IARPA Announces Winners of its ASpIRE Challenge

IARPA Announces Winners of its ASpIRE Challenge

Thursday, 10 September 2015 14:27


FOR IMMEDIATE RELEASE                                                                             
ODNI News Release No. 14-15 
September 10, 2015

IARPA Announces Winners of its ASpIRE Challenge

WASHINGTON – The Intelligence Advanced Research Projects Activity (IARPA), within the Office of the Director of National Intelligence (ODNI), today announced the winners of its speech recognition challenge, Automatic Speech recognition in Reverberant Environments (ASpIRE). The winning teams from the Johns Hopkins University, Raytheon BBN Technologies, the Institute for Infocomm Research, and Brno University of Technology will share $110,000 in prizes.

Typically, speech recognition systems are ‘trained’ on speech recorded in environments very similar to the environments in which they are expected to be used. The ASpIRE challenge contestants tackled a harder problem: building accurate systems for automatically transcribing speech recorded in noisy and reverberant environments without knowing anything about the recording devices or the acoustics of the space, and without training data that resembled the contest’s test conditions. At the start of the challenge, contestants were given a telephone speech to develop and train their systems over a period of roughly three months. Their systems were tested on very different speech recordings collected in noisy rooms with various sizes, shapes and microphone configurations. The ASpIRE challenge was uniquely challenging because of this kind of mismatch between training data and test data. 

The speech data were collected by Linguistic Data Consortium. Appen Butler Hill transcribed the microphone recordings. MIT Lincoln Laboratory and IARPA together evaluated results. InnoCentive managed the challenge website including maintaining a leaderboard.

Challenge entries were scored under two evaluation conditions with equivalent background noise and reverberation:

  1. The Single Microphone Condition tested accuracy of speech recognition on recordings from single microphones selected arbitrarily from among six microphones placed in the room.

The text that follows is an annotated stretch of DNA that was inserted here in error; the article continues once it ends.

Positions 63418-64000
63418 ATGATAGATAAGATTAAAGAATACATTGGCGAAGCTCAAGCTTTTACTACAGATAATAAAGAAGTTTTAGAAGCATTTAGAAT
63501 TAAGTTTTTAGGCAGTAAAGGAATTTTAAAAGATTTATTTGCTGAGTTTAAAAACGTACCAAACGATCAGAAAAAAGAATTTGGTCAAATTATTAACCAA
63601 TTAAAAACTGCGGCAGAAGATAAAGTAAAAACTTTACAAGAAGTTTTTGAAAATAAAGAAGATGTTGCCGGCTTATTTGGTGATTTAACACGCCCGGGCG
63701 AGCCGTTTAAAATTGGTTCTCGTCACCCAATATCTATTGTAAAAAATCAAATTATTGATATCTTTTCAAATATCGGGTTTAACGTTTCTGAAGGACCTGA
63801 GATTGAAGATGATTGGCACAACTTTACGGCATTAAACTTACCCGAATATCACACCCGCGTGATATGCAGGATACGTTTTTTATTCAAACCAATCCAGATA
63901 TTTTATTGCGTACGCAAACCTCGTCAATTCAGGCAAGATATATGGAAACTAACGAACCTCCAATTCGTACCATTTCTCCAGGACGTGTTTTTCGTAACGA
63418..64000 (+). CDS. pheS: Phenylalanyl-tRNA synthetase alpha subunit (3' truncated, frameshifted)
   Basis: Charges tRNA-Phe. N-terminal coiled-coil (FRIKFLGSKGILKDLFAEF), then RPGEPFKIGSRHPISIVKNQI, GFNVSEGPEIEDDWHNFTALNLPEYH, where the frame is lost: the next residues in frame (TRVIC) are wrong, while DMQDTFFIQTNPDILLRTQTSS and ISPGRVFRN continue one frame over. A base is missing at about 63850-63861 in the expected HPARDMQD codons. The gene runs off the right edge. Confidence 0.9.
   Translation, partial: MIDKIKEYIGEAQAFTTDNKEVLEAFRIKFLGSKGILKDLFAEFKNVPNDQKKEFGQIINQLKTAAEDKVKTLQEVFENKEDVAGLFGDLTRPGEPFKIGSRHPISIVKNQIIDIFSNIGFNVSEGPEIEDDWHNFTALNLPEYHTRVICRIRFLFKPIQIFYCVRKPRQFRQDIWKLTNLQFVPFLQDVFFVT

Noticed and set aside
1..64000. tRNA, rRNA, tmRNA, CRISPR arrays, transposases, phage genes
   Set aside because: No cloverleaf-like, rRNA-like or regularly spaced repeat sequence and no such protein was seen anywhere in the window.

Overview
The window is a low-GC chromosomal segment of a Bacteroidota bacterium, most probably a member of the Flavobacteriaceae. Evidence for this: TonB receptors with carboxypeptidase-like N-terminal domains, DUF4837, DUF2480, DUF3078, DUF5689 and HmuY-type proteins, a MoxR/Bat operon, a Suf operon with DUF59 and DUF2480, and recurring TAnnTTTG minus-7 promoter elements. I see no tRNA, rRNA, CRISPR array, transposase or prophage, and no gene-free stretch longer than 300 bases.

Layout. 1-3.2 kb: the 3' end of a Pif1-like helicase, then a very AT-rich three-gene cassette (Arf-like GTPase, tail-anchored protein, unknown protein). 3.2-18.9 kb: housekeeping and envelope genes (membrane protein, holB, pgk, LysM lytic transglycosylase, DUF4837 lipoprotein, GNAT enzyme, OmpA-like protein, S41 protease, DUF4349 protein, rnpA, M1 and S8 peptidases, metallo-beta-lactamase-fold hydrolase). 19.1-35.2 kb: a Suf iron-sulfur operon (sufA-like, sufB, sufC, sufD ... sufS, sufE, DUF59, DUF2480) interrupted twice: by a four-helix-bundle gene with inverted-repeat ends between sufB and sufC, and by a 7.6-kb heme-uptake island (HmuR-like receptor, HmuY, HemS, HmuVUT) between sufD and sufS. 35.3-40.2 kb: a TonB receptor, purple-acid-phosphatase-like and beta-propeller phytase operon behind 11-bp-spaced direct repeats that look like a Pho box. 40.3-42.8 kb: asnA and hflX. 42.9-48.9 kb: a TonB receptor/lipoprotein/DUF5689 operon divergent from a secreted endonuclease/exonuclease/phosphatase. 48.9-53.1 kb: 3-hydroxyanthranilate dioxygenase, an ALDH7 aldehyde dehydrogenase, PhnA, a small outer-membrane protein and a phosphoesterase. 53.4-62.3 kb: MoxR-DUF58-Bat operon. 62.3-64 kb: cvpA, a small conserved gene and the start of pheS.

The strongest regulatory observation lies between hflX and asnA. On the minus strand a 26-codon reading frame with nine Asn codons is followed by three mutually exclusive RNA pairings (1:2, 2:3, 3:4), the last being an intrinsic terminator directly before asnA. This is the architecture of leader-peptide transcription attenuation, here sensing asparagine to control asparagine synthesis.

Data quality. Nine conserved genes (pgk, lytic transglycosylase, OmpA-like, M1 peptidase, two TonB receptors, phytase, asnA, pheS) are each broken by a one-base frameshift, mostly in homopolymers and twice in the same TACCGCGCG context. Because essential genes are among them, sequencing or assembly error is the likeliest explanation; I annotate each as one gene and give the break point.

2. The Multiple Microphone Condition tested accuracy of speech recognition on recordings from six different microphones recording at once.

All of the ASpIRE challenge winners delivered systems with more than a 50% reduction in word error rate (WER) compared to the IARPA baseline system. WER is the standard measure of accuracy for speech recognition systems; lower WER scores indicate more accurate systems. 

The winners in the Single Microphone category are:

  • the team from the Center for Language and Speech Processing, Johns Hopkins University (Vijayaditya Peddinti, Guoguo Chen, Dr. Daniel Povey, Dr. Sanjeev Khudanpur);

  • the multi-institutional team from Raytheon BBN Technologies (Jeff Ma, Roger Hsiao, William Hartmann, Rich Schwartz, Stavros Tsakalidis), Brno University of Technology (Martin Karafiat, Lukas Burget, Igor Szoke, Frantisek Grezl), and Johns Hopkins University (Sri Harish Mallidi, Hynek Hermansky); and

  • the team from the Institute for Infocomm Research, A*STAR, Singapore (Dr. Jonathan William Dennis and Dr. Tran Huy Dat).

The winner in the Multiple Microphone category is:

  • the team from the Institute for Infocomm Research, A*STAR, Singapore (Dr. Jonathan William Dennis and Dr. Tran Huy Dat).   

“We’re delighted with the diversity of solutions submitted by the ASpIRE challenge contestants,” said Mary Harper, IARPA’s program manager for the ASpIRE challenge. “Their performance under rigorous evaluation conditions suggests that accurate speech recognition - even for speech recorded in environments for which training data are unavailable - is possible.”

IARPA invests in high-risk, high-payoff research programs that have the potential to provide our nation with an overwhelming intelligence advantage over our future adversaries. IARPA’s use of a challenge to stimulate breakthroughs in science and technology supports the White House’s Strategy for American Innovation, as well as government transparency and efficiency. Additional information on IARPA and its research may be found on www.iarpa.gov.